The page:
Structural pairs "shore horst/rear graben" (A) and rises of the Svyatoi Nos type at Baikal (B): 1-incipient; 2-young; 3-mature; 4-submerging under rift bottom deposits. Arrow shows Proval's location.
Proval Bay, space photo
Separation of the solid run-off of the Selenga in Lake Baikal.
The implication of volumetric (three-dimensional) structures in the seismic process in Eastern Siberia's south has not received due attention thus far. One opts for traditional explanations about the tie-in of seismic shocks with recent faults. This connection does exist, of course. And yet we should also consider the probable shifts or transformations of mountain masses in the upper parts of the lithosphere. Such processes must have been responsible for a violent earthquake in southern Yakutia on April 20, 1989-its aftershocks kind of indicated a space where seismic energy was being liberated. But this quake occurred beyond the boundaries of the Baikal rift zone, within the confines of the northern limb of the Stanovoi Ridge, with a Jurassic (213 - 144 mln years ago) depression, uplifted subsequently.
Such kind of inverse uplifting is not a singular phenomenon within the limits of the Baikal rift, and it is not characteristic only of the suture-type rise of the Sakhalin Bank and of Proval's rear subsidence. The "shore horst/rear graben" structures are of wide occurrence east of Lake Baikal, too. These pairs find themselves at different tectonic development stages and by this very token group them-
selves in a genetic series. Young forms combine both narrow shoreline rises and small subsidences in the rear whose pits could be filled with lakes lying above Baikal level. This we can see in the example of the shore horst and Lake Dukhovoye's pit south of the river Barguzin. In more mature forms, the water areas in rear grabens (Lake Kotokel) are actually at the same level as Lake Baikal, while the Sakhalin Bank and Bay Proval close this genetic series. We cannot call them "relict" structures: due to the expansion of the Baikal rift they are part of its floor and covered with loose deposits (with other elements at the periphery). However, their very transition into a buried state is accompanied by brief inverse movements capable of triggering strong "volumetric" tremors.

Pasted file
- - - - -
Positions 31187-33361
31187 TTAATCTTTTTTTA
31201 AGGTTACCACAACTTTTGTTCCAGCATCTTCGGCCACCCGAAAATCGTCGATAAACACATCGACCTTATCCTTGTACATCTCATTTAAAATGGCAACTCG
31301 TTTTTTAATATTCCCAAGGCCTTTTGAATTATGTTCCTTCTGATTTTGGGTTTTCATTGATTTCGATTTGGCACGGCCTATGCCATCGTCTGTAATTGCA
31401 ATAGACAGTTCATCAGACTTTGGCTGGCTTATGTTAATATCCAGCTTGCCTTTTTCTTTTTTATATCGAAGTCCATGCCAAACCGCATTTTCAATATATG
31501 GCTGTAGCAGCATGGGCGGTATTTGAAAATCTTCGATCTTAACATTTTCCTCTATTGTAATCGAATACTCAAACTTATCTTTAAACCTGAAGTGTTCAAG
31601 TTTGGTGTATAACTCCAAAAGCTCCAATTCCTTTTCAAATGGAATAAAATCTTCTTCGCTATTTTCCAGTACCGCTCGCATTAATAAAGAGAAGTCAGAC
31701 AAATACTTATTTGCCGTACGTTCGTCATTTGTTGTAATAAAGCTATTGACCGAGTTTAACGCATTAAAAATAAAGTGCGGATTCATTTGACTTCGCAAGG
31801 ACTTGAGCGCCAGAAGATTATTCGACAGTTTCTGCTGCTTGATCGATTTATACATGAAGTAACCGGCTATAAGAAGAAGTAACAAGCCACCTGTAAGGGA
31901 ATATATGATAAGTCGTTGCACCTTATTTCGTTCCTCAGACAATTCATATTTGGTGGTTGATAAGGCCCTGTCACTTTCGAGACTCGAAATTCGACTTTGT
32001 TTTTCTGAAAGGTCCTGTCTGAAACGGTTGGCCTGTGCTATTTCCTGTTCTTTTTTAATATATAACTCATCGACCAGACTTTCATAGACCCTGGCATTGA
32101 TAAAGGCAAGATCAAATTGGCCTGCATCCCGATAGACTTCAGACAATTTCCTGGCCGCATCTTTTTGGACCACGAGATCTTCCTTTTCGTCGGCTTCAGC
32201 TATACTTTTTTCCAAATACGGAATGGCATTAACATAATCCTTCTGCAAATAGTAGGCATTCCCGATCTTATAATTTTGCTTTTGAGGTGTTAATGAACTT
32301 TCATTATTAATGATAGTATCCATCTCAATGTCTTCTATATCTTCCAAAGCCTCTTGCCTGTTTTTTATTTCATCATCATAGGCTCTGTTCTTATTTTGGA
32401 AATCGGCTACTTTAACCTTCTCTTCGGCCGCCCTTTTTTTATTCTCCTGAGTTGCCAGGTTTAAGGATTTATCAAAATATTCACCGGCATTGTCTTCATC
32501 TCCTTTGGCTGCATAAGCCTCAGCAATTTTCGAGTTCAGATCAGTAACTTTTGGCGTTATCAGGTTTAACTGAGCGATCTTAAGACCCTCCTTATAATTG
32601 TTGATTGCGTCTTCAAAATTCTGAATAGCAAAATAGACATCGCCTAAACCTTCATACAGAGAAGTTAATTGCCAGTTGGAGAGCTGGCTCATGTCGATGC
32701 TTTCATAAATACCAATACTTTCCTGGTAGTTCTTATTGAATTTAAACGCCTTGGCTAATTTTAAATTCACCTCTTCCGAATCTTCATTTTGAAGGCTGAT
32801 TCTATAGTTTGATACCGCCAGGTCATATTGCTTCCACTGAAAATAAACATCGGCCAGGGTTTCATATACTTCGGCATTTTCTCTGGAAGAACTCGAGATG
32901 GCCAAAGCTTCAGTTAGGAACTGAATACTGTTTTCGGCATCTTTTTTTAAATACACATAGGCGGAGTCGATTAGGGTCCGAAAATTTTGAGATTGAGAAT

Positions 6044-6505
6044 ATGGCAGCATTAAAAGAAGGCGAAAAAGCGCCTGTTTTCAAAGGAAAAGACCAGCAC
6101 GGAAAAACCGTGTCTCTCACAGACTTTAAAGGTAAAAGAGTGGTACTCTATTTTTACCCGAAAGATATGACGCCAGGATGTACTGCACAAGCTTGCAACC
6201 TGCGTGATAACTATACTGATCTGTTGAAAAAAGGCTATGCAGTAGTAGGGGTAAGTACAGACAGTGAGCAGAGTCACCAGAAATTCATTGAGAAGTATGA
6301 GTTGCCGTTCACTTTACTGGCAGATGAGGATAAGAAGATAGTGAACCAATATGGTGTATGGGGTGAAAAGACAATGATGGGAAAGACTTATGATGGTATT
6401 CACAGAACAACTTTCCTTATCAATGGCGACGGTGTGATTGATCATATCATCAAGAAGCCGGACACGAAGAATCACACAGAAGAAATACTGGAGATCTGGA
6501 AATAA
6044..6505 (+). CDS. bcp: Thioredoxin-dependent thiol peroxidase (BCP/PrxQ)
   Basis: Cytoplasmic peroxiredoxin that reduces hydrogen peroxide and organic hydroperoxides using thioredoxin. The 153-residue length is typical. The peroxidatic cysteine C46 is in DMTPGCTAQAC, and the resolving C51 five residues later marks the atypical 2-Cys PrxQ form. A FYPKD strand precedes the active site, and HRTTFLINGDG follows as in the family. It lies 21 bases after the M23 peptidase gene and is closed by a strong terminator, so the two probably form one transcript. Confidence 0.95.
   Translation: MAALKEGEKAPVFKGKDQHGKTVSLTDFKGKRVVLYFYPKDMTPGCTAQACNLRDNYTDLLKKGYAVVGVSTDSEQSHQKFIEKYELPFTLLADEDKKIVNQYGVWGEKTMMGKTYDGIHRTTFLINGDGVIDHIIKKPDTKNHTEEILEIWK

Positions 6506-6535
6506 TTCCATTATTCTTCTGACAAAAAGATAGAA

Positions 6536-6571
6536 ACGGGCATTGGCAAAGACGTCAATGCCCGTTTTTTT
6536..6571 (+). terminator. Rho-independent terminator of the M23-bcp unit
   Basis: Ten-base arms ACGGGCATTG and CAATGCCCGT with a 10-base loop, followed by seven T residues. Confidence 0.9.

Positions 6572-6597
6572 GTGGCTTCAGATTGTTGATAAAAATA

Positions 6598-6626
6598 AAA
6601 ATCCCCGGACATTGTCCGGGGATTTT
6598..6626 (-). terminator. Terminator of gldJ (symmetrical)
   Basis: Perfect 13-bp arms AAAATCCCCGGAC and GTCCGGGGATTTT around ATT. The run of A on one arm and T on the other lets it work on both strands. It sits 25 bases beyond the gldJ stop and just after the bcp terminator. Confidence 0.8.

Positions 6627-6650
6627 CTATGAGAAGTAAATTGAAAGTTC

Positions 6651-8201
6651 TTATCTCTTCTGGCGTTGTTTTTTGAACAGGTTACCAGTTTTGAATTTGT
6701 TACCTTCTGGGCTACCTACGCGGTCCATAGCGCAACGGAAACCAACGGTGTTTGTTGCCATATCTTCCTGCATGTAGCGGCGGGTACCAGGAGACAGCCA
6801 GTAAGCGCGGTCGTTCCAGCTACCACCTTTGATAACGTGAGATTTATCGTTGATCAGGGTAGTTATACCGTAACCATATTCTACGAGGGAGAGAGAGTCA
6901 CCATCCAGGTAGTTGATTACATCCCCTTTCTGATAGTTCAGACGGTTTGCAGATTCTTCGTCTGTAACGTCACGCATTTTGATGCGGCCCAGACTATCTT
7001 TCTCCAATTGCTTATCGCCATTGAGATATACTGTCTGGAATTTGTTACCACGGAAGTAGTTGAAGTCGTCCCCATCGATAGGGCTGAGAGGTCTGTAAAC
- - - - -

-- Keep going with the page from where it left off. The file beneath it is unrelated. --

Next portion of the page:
Lake Baikal has other forms as well that are aligned in genetic series within which the epicenters of seismic shocks are grouped. Like, for instance, the peninsula Svyatoi Nos, which is a solid serrate massif rising right in Baikal's middle. Recent rises of the Svyatoi Nos type are arranged stepwise on mountain slopes descending into the lake. Destroyed by erosion above the surface, these steps get submerged in the water to be buried under the lake's deposits. We can see this in the major rise of Posolskaya Bank on Lake Baikal's bottom southwest of the Selenga delta, where a concentration of seismic foci has been registered. Again, these are but seemingly relict structures within the rift's bottom, a factor responsible for enhanced seismic activity for these forms are subject to particular tectonic inversions against the background of general submergence. On Svyatoi Nos such inversions are represented by the ladder of lacustrine terraces on Cape Nizhneye Izgolovye, as high as 150 meters and even higher.
Now, does Baikal have Proval's analogs? Another bay, Posolsky Sor south of the Selenga delta, is close to it in morphology. A long spit (bar) separates Posolsky Sor from the lake's body. Reports about submerged trees on the bottom are oblique evidence on the fast submergence of this tract of land. Other bays ("sors") in the area are relatively small.
Thus, the outwardly modest Proval Bay suggests unexpected pathways of research into the seismotectonics and recent geodynamics in Eastern Siberia's south. * It will enable us to fill in the "provals" (breaks, gaps, blanks) of our knowledge about this wonderwork of Mother Nature, Lake Baikal.
* More about the geodynamics of the Baikal area, see in an article by G. Ufimtsev published in Science in Russia, No. 3, 2001. - Ed.